Soybean School: Mind your fencerows to reduce weed resistance

Are we doing enough to reduce the herbicide-resistance weed seedbank on Ontario farms?

That’s a question AGRIS Co-operative agronomist Dale Cowan wants farmers in the province to consider when they’re planning their weed control programs for this year. Cowan recently attended the Commodity Classic in Anaheim, California, where he talked with farmers from Mississippi who maintain full-time sprayers to spray fencerows and waste areas to help control palmer amaranth.

The conversations started Cowan thinking about how Ontario farmers are managing herbicide-resistant weeds, such as Canada fleabane. In this edition of RealAgriculture’s Soybean School, Cowan notes that farmers are working hard to handle the weeds in their soybean fields, but he feels we really have to be more diligent in managing areas beyond the field.

Cowan notes that a fenceline 1,000 feet long and three feet wide with a fleabane plant every square foot can produce enough seed to populate a 50-acre field at 275 plants per square foot.

“Developing resistant weeds really is a numbers game,” says Cowan who uses the following example to illustrate how a growing weed seed bank can lead to the proliferation of resistant weeds. “If you only allow 30 weed seeds per acre – and every billion seeds is a resistant biotype – you have to look at 10 million acres to find your first resistant biotype. But if you get to 3.2 million seeds per acre you only have to look at 300 acres to find your first resistant biotype, which is the case with Canada fleabane.”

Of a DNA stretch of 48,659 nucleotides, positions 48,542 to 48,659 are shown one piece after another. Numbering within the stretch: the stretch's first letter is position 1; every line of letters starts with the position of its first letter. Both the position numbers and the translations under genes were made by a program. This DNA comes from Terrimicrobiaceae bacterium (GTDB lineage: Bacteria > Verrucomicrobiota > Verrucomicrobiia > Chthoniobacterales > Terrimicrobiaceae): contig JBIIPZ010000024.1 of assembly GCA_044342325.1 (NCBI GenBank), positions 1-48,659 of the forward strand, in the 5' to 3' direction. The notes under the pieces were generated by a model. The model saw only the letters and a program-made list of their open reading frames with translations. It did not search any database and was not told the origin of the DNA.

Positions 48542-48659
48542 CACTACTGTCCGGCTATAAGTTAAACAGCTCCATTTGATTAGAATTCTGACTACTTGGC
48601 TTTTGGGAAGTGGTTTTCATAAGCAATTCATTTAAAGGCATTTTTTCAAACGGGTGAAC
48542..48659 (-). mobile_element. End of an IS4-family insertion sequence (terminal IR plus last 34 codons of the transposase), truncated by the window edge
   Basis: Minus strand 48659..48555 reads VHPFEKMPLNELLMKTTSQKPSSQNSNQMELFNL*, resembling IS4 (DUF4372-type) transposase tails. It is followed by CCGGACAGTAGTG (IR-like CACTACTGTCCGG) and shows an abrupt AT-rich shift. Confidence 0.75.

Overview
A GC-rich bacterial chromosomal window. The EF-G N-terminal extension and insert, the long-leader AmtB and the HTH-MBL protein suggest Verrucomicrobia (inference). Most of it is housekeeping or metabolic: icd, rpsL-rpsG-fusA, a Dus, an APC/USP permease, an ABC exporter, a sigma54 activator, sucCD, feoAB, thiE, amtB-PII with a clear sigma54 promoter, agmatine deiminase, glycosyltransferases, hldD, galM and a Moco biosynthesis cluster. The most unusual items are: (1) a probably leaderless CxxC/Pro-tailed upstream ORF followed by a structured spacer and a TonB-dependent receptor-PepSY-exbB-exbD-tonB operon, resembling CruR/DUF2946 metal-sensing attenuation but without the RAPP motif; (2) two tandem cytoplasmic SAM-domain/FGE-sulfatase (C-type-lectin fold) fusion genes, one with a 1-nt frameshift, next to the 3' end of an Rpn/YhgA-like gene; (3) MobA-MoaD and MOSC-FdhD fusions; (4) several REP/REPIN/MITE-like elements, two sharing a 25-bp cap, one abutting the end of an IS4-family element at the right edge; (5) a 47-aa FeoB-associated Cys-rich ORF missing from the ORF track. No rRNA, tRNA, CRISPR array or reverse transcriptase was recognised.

Reducing weed seeds also decreases the selection pressure and protects existing chemistry farmers use to control resistant weeds. “If we want residuals and different modes of action to maintain their effectiveness, we have to reduce the amount of weed seeds they face,” says Cowan.

Click here for more Soybean School episodes.

 

Bernard Tobin

Bernard Tobin is Real Agriculture's Ontario Field Editor. AgBern was raised on a dairy farm near St. John's, Newfoundland. For the past two decades, he has specialized in agricultural communications. A Ryerson University journalism grad, he kicked off his career with a seven-year stint as Managing Editor and Field Editor for Farm and Country magazine. He has received six Canadian Farm Writers' Federation awards for journalism excellence. He's also worked for two of Canada's leading agricultural communications firms, providing public relations, branding and strategic marketing. Bern also works for Guelph-based Synthesis Agri-Food Network and talks the Real Dirt on Farming.

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